“Gypsies” as “Foreign Immigrants” from Egypt (1732)


This article comes from the 1732 edition of the Allgemeines Historisches Lexikon [General Historical Dictionary]. Dictionaries claimed to provide generally valid, objective knowledge. Here “Gypsies” (Sinti and Roma) are presented as an exotic people from old Egypt, as “vagabonds” and “roamers” who had been immigrating to Europe and Germany since the fourteenth century. The text stereotypes them as thieves and sorcerers, and as non-Christian, coining pejorative topoi that fed perception, discourse, and policy all the way into the twentieth century.


Zeugitana, a region in Africa on the coast of the Mediterranean Sea, is separated from Numidia by the Tusca [Zaine] River and is now part of the Kingdom of Algeria. It is said that the inhabitants of this country were very devoted to palm-reading, and that the vagabonds, who are called Bohemians or Egyptians, come from there. The Germans call the latter “Zigeuner” [Gypsies]; the word has some similarity to the word “Zeugitane.” The former, who appeared in Germany in 1417, were black, ugly, and badly dressed. They took their wives with them and had a captain, called “Zundel,” whom they venerated, and who was better dressed than the others and was thus distinguished from them. They called themselves Egyptians, professed that they had been banished from their country because their ancestors did not wish to accept the Holy Virgin Mary and her son when Joseph took them there and sought to make their people white, as a result of which they were condemned by an order of God to atone for this sin with seven years of exile during which they would have to move around and would have no fixed place. Afterwards, when they arrived in France, they declared that the Pope had imposed that official penance on them because they had renounced the Christian faith and become Mohammedans, and that this punishment would be passed on to their descendants. It may be that these roamers came from Nubia or Egypt and after that spread out unnoticed into the countries around the Danube, from where they passed through Hungary into Bohemia, at which time they then first appeared in Germany, Italy, and France. In the countries through which they traveled they took with them the people who wished to join them and whom they thought suited their purposes. Some claim that they were descended from the inhabitants of the city of Singara [Sinjar] in Mesopotamia (now called “Atalib” and located in Diarbeck [Diyarbakir]), who were chased out of their country by Julian the Apostate. In contrast, [Johann Christoph] Wagenseil maintained, not without plausibility, that the first Zigeuner were Jews, who were beaten down in the fierce persecution of this people around the middle of the fourteenth century, on account of the plague raging at the time, and [who], in order to be more secure, had claimed completely foreign and distant origins. This view seems to have been confirmed both by the time at which these people first appeared and by the many Jewish and Hebrew words that are mixed into the Zigeuner language. Although it is not known with any certainty where they came from originally, it is in fact certain that Charles V banished them from Spain and Brabant in 1549; Charles IX, from France in 1561; and the United Netherlands, from their territories in 1582, after they had made themselves hated by their thievery and sorcery. There are also similar people in Turkey who are called Torloquen [Torlaquis = Qalndariah, actually a sect of Sufism] and were chased out of various places by Bajazi[d].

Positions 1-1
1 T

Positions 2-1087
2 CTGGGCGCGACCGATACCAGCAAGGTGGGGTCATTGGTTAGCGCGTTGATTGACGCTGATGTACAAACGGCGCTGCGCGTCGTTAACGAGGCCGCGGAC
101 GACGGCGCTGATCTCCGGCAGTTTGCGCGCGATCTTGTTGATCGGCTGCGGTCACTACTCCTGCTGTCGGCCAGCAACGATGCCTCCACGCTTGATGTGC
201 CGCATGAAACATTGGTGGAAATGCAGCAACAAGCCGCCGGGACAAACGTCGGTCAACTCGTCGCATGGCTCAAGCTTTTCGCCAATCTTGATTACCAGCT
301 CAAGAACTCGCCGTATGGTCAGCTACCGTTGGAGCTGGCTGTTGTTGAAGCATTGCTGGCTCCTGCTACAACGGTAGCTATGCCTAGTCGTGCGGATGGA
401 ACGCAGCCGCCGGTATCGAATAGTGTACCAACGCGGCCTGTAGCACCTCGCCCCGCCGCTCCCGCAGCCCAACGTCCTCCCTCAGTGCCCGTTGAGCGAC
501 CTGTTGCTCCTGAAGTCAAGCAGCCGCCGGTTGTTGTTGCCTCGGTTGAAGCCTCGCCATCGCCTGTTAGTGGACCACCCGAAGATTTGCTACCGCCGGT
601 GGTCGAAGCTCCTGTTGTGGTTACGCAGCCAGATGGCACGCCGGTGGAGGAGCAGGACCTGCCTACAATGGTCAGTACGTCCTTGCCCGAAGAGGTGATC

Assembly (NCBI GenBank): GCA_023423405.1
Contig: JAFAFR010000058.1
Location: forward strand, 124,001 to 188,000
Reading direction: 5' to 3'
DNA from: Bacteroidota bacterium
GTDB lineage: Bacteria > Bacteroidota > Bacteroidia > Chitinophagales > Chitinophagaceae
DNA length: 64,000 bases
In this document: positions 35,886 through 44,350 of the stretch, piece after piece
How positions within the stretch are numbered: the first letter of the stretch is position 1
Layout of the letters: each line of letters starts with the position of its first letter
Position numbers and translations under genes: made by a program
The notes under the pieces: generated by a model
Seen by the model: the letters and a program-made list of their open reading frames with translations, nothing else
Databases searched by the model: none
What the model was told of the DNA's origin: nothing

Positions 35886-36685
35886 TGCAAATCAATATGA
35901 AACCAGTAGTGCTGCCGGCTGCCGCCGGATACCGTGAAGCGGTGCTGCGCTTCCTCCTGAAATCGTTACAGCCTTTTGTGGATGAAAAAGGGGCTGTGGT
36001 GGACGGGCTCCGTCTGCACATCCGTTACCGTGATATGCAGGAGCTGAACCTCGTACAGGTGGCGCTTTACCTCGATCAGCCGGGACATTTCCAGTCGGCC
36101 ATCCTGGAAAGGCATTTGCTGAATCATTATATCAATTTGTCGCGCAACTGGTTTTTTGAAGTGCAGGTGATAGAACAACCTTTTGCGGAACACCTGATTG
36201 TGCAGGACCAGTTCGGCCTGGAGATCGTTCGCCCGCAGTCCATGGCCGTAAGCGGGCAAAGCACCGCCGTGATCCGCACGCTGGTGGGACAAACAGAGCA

Source: “Zeugitane,” in Allgemeines Historisches Lexicon, Third and Fourth Part, H-Z, Leipzig: Thomas Fritsch, 1709, p. 722. Available online at: https://digital.bibliothek.uni-halle.de/hd/content/pageview/1715539

Translation: Kathleen Dell’Orto

Beate Althammer and Christina Gerstenmayer, eds., Bettler und Vaganten in der Neuzeit (1500–1933). Eine kommentierte Quellenedition. Essen: Klartext, 2013.

“Gypsies” as “Foreign Immigrants” from Egypt (1732), published in: German History Intersections, <https://germanhistory-intersections.org/en/germanness/ghis:document-308> [November 30, 2023].